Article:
marimari

social justice???

131 posts in this topic

19 hours ago, Princess of Tap said:

It's true. The New York Times has reported the event.

And in reality there was a court case involving it in which the Confidential magazine was sued and they decided to dissolve the publication.

The lady whose apartment was broken into received an out-of-court settlement from Sinatra's lawyer.

 And the whole end result was that Sinatra and DiMaggio were no longer friends.

I've actually seen video on YouTube of Sinatra being questioned about the whole incident in court. That's how I first found out about it  and decided to do some research.

I go after all those historical things on YouTube and then some similar video will pop up and the next thing you know you've been doing it for 2 hours. LOL

There seems to be some disagreement about the details of this stunt. As to

Confidential, it appears they eventually made a deal to stop reporting on the

peccadilloes of movie stars, but as that was what the public bought the mag

for, the new, dull Confidential soon went out of business. Sinatra and DiMaggio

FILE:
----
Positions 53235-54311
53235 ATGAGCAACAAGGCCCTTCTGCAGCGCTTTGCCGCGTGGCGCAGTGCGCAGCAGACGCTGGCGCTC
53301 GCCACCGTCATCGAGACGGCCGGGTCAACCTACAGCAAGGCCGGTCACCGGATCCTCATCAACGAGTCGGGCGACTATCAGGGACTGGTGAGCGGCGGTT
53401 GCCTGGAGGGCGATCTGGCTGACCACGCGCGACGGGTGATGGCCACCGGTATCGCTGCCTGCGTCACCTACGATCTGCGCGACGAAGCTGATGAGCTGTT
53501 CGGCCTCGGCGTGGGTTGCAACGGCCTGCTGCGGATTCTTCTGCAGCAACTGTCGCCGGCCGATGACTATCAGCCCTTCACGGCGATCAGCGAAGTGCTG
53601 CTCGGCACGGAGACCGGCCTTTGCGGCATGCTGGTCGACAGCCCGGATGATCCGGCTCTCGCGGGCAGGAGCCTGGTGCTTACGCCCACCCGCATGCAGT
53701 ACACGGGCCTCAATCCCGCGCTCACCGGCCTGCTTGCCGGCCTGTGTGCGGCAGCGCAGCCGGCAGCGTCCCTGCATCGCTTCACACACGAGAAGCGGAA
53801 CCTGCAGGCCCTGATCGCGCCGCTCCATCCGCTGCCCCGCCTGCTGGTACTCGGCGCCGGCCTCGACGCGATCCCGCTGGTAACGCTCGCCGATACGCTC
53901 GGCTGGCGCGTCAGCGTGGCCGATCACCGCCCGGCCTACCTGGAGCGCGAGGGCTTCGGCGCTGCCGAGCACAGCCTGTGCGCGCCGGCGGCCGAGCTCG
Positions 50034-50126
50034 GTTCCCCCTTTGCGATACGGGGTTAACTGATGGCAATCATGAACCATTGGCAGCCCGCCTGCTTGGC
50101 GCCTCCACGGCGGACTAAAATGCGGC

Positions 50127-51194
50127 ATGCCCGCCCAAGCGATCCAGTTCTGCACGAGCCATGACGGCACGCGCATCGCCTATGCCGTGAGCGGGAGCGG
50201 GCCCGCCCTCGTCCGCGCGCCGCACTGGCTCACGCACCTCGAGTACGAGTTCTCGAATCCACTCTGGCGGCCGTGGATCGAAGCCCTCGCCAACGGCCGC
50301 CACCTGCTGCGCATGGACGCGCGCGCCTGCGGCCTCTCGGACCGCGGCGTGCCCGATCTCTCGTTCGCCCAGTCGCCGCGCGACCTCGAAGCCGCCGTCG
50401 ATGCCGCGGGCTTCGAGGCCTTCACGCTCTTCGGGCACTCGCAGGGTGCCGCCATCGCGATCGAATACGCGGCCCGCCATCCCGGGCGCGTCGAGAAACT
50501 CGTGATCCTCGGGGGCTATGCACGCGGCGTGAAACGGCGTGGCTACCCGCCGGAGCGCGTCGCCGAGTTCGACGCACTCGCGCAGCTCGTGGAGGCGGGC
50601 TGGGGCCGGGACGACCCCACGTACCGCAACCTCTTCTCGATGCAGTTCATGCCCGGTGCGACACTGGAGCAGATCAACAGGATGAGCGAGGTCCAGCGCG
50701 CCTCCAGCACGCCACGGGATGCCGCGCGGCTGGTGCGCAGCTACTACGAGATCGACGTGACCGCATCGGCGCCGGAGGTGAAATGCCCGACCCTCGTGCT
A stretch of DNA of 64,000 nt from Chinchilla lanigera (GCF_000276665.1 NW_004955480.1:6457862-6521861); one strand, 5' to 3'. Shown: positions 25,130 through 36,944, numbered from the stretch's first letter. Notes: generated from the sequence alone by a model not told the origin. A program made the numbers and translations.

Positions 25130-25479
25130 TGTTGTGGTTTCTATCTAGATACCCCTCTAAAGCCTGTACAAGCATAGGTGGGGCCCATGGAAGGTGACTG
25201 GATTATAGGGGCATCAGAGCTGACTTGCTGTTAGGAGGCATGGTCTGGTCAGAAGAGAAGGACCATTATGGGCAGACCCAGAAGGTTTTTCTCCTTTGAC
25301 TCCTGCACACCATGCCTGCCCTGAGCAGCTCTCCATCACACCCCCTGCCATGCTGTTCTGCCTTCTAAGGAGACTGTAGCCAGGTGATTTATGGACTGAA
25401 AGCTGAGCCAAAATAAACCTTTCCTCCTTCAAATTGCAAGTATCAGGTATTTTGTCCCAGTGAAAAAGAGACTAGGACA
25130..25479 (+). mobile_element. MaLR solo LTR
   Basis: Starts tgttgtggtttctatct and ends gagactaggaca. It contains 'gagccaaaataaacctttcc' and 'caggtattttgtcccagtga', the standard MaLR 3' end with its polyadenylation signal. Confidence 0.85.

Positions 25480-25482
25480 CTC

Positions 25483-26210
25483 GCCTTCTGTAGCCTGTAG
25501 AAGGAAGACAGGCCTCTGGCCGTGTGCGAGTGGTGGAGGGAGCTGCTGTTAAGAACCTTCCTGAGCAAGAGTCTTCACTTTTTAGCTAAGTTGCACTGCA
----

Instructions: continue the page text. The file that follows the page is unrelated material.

really sound like two dumb bunnies. They should have stuck to baseball and

singing and left the undercover stuff to the professional peepers. 

 

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6 minutes ago, LawrenceA said:

Andy Griffith was in a number of "dark" Made-for-TV movies in the 1970s, such as The Strangers in 7AGo Ask Alice, Pray for the WildcatsWinter Kill, and Savages, among others.

One 1983 CBS -TV movie called "Murder in Coweta County" was based on a true story. And in this made-for-TV movie, Andy Griffith co-starred with Johnny Cash.

I haven't seen this one, but it looks like a good one.

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To quote Shirley Schmidt (Boston Legal - Candice Bergen), "Oh Please!"

Waitress (2007). Play The Game (2009). Here is the rest of his stuff.

https://www.imdb.com/name/nm0341431/

Do checkout "Waitin' On A Woman," the music video with Brad Paisley.

What It Was Was Football, is some of Andy's cornball comedy.

He did comedy and singing LPs. Fine Gospel stuff.

He sang and played guitar, ukulele, and banjo, on Matlock. He also played the role of his father Charlie Matlock sometimes.